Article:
People Tree are well known for their commitment to ethical and sustainable practices – Image
Ethics concerns the moral standards for right conduct. Ethical fashion doesn’t exclude sustainability. In fact, from a purist standpoint, it should include sustainability. Generally, ethical fashion has a focus on the equally important dimension of fashion: workers’ conditions and wages. Most of the fashion produced for the global market comes from developing and emerging economies – like Bangladesh, China, Turkey, Vietnam, Philippines – where labour is cheap and regulations are relaxed regarding minimum standards for working conditions. Workers are often forced to spend long hours in unsafe conditions, in which the death of workers is not uncommon – as was the for the collapse of the Rana Plaza factory in Dhaka in 2013, where 1,134 Bangladeshi workers died and thousands more were seriously injured.
The ethical fashion movement is highly critical of ‘fast fashion’ retail brands that are producing clothes in extremely large quantities for mass distribution around the world, often for extremely low prices. Fast fashion’s mission to continually drive down the price of its collections has a direct and profound influence on factory workers, who are all-too-often paid a matter on cents to produce entire garments such as pairs of jeans.
The ‘slow fashion’ movement has emerged in reaction to the fast fashion phenomenon. Slow fashion favours items which are made to be highly functional and durable. Collections are designed to avoid trends and stick to more classic styles to ensure longevity.
The slow fashion movement is closely linked to the ideologies of minimalism in that it prizes quality, longevity and functionality over quantity and discourages frivolous or spontaneous purchases.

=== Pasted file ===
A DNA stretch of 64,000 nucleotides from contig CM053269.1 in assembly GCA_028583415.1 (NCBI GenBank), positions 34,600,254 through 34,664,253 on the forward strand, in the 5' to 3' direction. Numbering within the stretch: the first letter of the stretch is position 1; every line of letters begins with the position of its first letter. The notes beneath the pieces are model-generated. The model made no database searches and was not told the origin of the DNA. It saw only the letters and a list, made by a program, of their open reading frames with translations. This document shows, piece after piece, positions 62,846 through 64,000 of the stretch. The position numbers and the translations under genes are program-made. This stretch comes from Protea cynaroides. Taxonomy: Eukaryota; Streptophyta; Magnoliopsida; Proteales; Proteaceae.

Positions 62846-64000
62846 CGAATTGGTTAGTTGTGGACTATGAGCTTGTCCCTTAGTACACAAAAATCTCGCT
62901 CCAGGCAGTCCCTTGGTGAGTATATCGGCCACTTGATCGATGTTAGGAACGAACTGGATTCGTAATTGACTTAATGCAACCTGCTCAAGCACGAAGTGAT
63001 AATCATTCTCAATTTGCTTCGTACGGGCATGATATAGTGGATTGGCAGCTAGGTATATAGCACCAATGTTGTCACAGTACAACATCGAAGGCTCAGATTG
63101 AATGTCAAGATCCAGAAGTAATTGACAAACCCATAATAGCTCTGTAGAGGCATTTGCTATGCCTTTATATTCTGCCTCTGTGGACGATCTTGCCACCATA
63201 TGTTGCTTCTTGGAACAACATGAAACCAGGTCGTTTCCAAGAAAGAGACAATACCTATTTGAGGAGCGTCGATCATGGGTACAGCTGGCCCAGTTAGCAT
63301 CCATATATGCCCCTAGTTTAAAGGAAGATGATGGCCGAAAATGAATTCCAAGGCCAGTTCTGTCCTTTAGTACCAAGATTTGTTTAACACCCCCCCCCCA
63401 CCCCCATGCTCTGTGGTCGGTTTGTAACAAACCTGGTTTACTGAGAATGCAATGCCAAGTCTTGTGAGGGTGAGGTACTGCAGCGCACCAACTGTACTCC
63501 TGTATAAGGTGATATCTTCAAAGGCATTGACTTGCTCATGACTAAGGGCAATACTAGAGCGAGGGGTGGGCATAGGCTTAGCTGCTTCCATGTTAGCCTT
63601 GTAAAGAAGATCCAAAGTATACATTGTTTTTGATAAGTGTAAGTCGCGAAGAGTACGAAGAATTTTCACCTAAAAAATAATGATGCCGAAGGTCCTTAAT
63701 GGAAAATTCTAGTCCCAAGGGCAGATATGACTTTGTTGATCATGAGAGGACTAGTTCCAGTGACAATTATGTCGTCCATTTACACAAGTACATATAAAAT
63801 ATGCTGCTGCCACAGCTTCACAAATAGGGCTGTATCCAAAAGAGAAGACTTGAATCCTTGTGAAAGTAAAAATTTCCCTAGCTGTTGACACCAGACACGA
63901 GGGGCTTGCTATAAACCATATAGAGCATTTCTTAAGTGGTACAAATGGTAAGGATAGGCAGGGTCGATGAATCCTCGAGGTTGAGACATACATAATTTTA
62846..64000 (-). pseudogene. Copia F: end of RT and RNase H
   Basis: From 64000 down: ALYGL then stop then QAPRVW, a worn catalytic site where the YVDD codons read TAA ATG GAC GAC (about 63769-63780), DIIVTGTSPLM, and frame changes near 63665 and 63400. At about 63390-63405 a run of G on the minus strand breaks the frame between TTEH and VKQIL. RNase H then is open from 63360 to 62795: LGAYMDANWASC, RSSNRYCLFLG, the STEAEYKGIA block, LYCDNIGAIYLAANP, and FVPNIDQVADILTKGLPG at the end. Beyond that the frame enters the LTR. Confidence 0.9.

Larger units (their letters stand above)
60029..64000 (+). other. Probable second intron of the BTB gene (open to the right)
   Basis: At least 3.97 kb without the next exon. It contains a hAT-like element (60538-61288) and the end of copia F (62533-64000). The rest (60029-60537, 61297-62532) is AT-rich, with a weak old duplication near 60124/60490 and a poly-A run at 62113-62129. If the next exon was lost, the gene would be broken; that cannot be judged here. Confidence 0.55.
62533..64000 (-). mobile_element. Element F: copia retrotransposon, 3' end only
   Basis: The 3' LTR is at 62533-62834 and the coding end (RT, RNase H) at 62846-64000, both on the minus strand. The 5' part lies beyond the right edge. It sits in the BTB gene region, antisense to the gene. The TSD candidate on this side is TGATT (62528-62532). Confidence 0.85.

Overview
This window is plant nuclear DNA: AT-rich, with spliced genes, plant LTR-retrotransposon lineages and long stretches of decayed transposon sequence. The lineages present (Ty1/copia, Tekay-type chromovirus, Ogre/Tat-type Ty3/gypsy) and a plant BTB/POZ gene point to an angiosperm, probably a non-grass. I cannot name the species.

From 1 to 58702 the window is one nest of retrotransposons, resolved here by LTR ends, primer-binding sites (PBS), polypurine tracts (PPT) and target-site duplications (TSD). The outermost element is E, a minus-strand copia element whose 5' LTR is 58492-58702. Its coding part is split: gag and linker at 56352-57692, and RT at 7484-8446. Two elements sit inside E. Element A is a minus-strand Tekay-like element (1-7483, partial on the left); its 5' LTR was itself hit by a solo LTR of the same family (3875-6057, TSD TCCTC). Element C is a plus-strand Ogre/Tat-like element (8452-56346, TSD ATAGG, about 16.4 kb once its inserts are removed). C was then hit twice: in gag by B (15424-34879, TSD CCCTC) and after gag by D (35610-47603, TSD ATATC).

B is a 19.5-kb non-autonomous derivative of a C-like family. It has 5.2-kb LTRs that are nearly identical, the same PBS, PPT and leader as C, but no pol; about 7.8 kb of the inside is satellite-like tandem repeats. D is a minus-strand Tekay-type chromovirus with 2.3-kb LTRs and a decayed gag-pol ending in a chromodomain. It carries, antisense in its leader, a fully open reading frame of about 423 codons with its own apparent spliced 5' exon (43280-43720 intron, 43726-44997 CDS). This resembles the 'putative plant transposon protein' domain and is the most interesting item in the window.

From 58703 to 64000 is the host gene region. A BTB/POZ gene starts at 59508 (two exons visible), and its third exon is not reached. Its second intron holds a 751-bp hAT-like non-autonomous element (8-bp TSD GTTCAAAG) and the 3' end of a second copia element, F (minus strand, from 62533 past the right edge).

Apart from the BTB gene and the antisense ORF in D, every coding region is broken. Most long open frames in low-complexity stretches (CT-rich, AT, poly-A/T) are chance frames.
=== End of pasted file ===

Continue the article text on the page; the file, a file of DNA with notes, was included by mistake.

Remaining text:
The term ‘vegan fashion’ is fairly self-explanatory in that it avoids materials or production methods that could cause harm to animals. Vegan fashion brands steer clear of leather, fur, silk and feathers (to name just a few).
How can I make conscious choices?
We – as conscious consumers – want to make choices that have a positive (or at least neutral) impact on the world. It is important not to forget that:
“Every time you spend money, you’re casting a vote for the kind of world you want.”
It is important to be clear on which (or all) of these benchmarks you should be looking for as you make consumption choices. In short:
Sustainable – looks at the environmental impact
Ethical – looks at impact on human rights
Slow fashion – looks at reducing consumption
Vegan – looks at the impact on human rights
The ability to make consumption choices requires that we look for transparency from the brand about their values, practices and policies by asking questions such as:
Are they paying workers a living wage or a minimum wage?
Do they focus on working conditions at their manufacturing facilities?
Are they using natural fabrics?
Are they using recycled materials?
Is the company carbon neutral?
Are the dyes and fabrics natural or synthetic?
Do they support worthwhile causes through the sale of their products?
The bottom line is, it may not be possible to support all ethical and sustainability parameters, but by supporting ethical and sustainable fashion in whatever way you can, you are helping to make the world a better place, one t-shirt at a time.